“Who’s in? Who’s out?”
A commonality of all religions is that they distinguish themselves from others by declaring who is accepted by their God and who is not. Religions are local myths, or folk tales, of a group of people who have developed a shared interpretation of the world, this world, and the next. It is a system of belief that brings people together in everyday life.
Every religion has developed the idea that all of their members were included in their God’s plan, but it always excluded their neighbors or enemies. They also called those who were different from themselves or worshipped in another manner heathens, pagans, or infidels. In all cases, each group claimed that their God and their religion were superior to their neighbors. This enabled a group to bond and separate themselves from their neighboring groups of people.
Modern religions, especially in the U.S., are different because a hodgepodge of religions exists next to each other in an area and co-exist with other religions. Except for rare exceptions, no area has a religion shared by the entire group. As various religions exist next to each other from a different part of the world, it is difficult to declare that one religion is better than another. Religions have migrated with people, but we have by and large failed to develop new religions in our new worlds with our neighbors. By importing old religions and working to maintain old ways, we have hindered the growth of the community and sacrificed social connections that could have enriched everyone’s lives.
Examples of the atrocities performed in the name of religions fill the annals of history, but the worst example may be the genocide of native peoples in the “New World” or what we now call the Americas. The people who were already here were called “heathens” because they worshipped their God – by the way, they never knew about the Christian God of Western Europe, so they never rejected Jesus. The ones who were rejected were people who claimed to follow Jesus but came to kill, colonize, and steal from the natives – and the religious orders gave sanctions to wipe the people off the face of the earth. This was all done in the name of honoring Jesus.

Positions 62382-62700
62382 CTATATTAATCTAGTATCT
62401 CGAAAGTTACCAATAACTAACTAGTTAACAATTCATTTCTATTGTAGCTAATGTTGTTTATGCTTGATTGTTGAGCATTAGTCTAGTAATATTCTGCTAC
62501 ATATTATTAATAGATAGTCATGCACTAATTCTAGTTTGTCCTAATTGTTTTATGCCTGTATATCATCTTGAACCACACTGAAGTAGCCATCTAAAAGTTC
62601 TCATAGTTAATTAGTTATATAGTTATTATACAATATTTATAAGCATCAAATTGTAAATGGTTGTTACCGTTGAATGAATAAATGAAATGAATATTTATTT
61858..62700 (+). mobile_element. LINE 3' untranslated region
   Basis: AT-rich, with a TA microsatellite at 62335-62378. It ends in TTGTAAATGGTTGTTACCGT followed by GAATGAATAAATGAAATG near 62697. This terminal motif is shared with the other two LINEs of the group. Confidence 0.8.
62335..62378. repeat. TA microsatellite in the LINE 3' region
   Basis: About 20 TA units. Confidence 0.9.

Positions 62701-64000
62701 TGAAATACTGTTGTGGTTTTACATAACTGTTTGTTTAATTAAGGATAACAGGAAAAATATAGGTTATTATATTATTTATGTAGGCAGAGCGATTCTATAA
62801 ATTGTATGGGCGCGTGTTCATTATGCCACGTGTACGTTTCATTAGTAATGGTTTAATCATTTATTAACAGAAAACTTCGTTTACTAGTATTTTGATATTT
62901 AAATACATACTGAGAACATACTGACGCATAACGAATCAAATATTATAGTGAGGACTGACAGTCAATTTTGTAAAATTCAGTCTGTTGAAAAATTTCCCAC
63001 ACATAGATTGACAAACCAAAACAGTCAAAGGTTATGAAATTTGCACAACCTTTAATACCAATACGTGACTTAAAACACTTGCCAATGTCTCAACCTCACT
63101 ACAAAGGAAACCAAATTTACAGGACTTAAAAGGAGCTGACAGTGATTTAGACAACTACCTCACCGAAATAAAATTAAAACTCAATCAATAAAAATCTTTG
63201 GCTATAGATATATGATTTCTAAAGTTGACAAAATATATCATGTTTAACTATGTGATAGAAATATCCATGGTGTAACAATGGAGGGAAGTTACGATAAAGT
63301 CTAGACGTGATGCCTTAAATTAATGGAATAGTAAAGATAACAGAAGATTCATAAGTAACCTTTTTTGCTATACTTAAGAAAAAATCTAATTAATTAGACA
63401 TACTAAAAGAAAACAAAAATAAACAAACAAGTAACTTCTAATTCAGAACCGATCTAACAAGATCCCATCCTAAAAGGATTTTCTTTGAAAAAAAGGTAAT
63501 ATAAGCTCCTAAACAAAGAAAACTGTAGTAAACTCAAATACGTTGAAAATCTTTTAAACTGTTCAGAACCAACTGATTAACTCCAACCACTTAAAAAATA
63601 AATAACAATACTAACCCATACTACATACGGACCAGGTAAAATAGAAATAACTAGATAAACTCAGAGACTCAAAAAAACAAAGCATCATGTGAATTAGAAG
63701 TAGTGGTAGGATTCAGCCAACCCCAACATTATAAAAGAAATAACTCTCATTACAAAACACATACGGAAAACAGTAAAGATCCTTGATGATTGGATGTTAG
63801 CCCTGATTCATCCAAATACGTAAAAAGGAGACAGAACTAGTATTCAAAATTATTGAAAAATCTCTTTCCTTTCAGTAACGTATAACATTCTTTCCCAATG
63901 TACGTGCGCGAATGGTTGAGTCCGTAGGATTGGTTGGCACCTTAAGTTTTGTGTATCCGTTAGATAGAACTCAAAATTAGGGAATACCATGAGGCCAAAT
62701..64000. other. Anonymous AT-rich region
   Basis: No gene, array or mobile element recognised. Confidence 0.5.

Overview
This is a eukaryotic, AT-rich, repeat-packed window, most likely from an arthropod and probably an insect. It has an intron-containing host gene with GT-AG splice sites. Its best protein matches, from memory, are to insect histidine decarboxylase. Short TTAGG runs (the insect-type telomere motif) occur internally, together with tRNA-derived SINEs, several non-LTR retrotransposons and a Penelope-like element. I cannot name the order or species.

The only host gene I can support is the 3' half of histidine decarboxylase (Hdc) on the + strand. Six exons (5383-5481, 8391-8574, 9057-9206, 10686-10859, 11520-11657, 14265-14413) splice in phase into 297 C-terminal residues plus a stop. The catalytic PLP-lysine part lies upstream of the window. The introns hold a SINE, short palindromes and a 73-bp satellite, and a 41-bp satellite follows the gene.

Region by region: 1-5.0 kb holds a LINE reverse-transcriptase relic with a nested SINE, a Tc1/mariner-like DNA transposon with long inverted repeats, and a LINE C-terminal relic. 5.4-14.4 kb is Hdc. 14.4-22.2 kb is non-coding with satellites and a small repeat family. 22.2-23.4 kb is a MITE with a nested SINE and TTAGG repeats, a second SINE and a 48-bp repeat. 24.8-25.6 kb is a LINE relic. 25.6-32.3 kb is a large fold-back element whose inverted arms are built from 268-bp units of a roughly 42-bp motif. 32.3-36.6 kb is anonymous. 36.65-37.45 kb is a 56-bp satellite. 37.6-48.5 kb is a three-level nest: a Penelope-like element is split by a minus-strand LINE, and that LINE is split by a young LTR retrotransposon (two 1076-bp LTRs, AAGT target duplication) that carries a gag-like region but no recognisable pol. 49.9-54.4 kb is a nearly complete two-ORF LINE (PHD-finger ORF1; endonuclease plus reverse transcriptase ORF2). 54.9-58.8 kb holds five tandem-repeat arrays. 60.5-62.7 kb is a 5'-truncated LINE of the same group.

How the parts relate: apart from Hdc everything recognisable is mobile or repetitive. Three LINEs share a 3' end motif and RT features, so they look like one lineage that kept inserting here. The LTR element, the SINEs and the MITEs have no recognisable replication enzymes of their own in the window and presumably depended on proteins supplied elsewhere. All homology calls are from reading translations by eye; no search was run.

The modern-day church continues this practice through its work in mission. By calling those who cannot say “I accepted Jesus as my savior and Lord” in English and declaring them as “lost” and destined to spend eternity in “hell,” the church has claimed they know who is in and who is out in God’s world. When they met new people who wanted to believe in God, the church demands that people jump through certain kinds of human-created hoops to satisfy the existing church leadership and prove that the new believers are good enough to join the existing group.
However, the early church was different. The early church saw many who previously were not a part of their Jewish religion wanted to believe in Jesus, and the new believers were forced to abide by Jewish food restrictions and rituals. Recognizing that the message that new believers first had to be Jews was contrary to the message of Jesus, the church leaders changed rules. They declared that acceptance by God is not determined by following human rituals but by the grace of God.
Later in his letter to the church in Rome, Paul states the same when he said, “[God] says to Moses, I ‘ll have mercy on whomever I choose to have mercy, and I’ll show compassion to whomever I choose to show mercy.” Who is “in” and who is “out” is not determined by us but by God. No matter how much we think we can read and understand about God, we can be certain that we cannot read God’s mind.
Just as the early church changed its religious practices to accommodate new believers, as an old imported religion, the Christian Church must change to the modern time to effectively demonstrate the love of God in our post-modern world. In a world where mystery has been replaced with rational thinking, and we are no longer as afraid of the unknown, labeling things we disagree with as demonic and calling those we disagree with as following false gods only prevents the church from demonstrating the grace of God.
God will choose whom God will choose, and who is in God’s kin-dom is not determined by humans. Let us love everyone and share God’s love with everyone.